Frieze frame on a Rome riverbank
As tourists in Rome zigzag from one ancient attraction to the next, they might glimpse the Tiber River. But not many take time to stroll its banks underneath the branches of sycamore trees. This is hardly surprising given that weeds sprout from the travertine embankment walls and the area below street level has a general air of abandonment and neglect.
Other big cities, such as Manchester and Melbourne, have revitalised their riverfronts but in Rome the river is largely forgotten.
Yet one straight stretch — an unusually tidy bit between Ponte Sisto and Ponte Mazzini on the Tiber’s western flank — recently became an attraction in its own right. In April acclaimed South African artist William Kentridge unveiled Triumphs and Laments, a 550m-long frieze that charts the city’s victories and defeats through 80 key figures from Roman mythology to contemporary times.
The piece is hailed as Rome’s largest public artwork since the Sistine Chapel was painted in the 15th and 16th centuries. How bold, to draw any sort of parallel between Michelangelo and a modern artist but, then again, it’s not every day you see something like this.
Kentridge fashioned his images, some of which stand 10m, not from paint but the “biological patina” (others might call it smog and pollution) that’s blackened the embankment’s stone over the years. Stencils were applied, the surrounding grime blasted away with high-pressure water jets. The images will stick around until the naturally pale stone is once again stained by the forces of modern city life, a process that could take five years.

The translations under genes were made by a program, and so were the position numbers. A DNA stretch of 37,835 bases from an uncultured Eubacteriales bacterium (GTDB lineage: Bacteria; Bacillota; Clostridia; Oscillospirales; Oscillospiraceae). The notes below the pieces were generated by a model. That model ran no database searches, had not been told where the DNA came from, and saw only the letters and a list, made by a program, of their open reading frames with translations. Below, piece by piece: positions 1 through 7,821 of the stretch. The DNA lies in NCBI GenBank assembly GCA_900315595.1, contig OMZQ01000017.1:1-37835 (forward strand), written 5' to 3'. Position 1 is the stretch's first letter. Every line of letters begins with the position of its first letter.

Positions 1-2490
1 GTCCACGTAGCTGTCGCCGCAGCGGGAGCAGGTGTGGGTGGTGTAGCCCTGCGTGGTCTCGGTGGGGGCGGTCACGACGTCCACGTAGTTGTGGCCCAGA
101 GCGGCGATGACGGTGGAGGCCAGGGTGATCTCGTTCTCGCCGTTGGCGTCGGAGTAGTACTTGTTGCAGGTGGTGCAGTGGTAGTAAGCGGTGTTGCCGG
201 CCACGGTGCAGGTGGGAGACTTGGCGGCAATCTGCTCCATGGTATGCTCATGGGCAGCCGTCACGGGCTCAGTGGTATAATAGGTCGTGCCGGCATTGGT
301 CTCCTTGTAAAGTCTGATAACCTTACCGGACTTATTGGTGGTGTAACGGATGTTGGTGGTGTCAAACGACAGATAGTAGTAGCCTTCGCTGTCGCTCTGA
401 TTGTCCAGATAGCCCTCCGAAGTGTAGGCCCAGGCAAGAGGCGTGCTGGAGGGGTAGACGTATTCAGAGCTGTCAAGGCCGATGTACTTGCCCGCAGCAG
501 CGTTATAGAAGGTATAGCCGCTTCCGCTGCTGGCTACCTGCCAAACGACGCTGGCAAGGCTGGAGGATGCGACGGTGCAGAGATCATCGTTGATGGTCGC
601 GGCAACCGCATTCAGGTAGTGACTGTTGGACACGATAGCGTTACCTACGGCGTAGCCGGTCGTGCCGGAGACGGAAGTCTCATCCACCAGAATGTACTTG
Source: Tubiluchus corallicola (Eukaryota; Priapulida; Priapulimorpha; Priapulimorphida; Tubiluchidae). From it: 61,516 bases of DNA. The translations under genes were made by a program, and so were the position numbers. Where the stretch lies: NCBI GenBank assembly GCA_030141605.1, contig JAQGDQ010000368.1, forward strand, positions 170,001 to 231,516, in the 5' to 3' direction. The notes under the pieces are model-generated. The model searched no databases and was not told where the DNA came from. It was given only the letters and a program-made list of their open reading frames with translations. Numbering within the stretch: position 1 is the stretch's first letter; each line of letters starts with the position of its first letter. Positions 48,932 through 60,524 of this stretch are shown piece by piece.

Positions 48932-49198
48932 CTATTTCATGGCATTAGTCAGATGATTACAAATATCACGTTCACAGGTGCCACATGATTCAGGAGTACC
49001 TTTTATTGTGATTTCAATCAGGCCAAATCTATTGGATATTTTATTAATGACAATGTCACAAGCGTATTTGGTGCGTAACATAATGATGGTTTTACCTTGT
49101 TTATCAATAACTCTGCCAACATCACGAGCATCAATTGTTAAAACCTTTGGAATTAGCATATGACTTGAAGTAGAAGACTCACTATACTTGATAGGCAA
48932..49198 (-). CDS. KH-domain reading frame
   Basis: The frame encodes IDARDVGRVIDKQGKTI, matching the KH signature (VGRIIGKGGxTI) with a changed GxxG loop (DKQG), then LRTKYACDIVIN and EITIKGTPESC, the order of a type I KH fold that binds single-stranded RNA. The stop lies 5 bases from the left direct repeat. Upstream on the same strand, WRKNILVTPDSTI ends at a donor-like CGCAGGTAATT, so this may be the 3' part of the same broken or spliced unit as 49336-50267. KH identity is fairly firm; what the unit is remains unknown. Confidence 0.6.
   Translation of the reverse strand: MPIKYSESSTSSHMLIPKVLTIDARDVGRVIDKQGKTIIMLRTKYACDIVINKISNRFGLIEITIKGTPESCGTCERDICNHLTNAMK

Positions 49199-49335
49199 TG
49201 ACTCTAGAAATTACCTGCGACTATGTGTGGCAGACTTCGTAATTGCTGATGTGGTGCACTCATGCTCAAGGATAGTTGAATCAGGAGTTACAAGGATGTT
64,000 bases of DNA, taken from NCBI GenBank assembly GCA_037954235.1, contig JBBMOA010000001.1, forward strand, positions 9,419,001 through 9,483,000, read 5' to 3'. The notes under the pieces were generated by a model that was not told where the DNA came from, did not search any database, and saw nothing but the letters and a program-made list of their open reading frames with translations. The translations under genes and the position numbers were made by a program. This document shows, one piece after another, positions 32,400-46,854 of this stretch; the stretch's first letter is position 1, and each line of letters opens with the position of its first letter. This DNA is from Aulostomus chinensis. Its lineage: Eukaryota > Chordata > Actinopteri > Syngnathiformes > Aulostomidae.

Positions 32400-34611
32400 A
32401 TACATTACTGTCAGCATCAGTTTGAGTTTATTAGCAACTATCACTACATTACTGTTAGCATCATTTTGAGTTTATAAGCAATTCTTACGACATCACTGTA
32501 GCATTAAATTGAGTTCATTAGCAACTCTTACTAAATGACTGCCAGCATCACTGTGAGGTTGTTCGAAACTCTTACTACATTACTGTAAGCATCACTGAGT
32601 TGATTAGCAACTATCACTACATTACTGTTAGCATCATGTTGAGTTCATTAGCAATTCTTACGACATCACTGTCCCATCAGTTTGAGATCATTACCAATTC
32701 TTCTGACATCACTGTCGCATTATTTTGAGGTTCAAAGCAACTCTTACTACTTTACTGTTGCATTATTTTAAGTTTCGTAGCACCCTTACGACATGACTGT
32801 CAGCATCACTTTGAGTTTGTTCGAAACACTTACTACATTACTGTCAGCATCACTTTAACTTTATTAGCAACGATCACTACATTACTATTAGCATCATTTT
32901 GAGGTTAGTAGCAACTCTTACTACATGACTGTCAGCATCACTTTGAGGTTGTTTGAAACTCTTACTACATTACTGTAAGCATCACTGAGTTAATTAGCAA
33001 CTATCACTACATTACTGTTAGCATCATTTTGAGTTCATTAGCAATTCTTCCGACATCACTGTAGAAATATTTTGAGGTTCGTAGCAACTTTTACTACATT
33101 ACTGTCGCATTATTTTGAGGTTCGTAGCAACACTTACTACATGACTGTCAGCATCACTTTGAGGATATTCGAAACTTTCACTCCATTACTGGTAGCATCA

Before the official opening, I wander the length of the mural as cyclists whip past at high speed. It’s easy to work out some references. There’s the she-wolf that suckled Romulus and Remus, the mythological twin founders of Rome who were abandoned to die in the very waters flowing behind me. A figure hangs upside down and it can only be Mussolini, who was publicly strung up in 1945 after being shot dead. Another man sprawls face down — perhaps that’s the filmmaker, writer and intellectual Pier Paolo Pasolini, who was murdered outside Rome in 1975. One image is simply a black square inscribed with quello che non ricordo ( what I don’t remember).
I ask another spectator what she makes of Kentridge’s monumental mural. She’s a fan but confesses that even she, a Roman, doesn’t discern every reference. But she says, “It’s a pity he focused so much on our tragedies.”
Perhaps the most joyful image in the outdoor gallery is the penultimate one.
A man clutches a voluptuous woman in a strapless dress as they stand in a bathtub with water flowing from an overhead shower. It’s an homage to the iconic scene in Fellini’s 1960 film, La Dolce Vita, where Anita Ekberg and Marcello Mastroianni wade into the Trevi Fountain.
When Kentridge finally saw the film in 1979, it reminded him of his 1961 childhood visit to Rome. “I was six and mesmerised by a city and world so utterly different to the suburban Johannesburg I had lived in,” he said. “So when in 2012 I started thinking about images of triumphs and laments, one of the glories of Rome I wanted to celebrate was that image of the Trevi Fountain with Mastroianni and Ekberg, in a moment of wished-for exuberance and freedom, when all seems possible — as it did to that six-year-old. ”
Katrina Lobley was a guest of Insight Vacations. • triumphsandlaments.com • insightvacations.com/luxurygold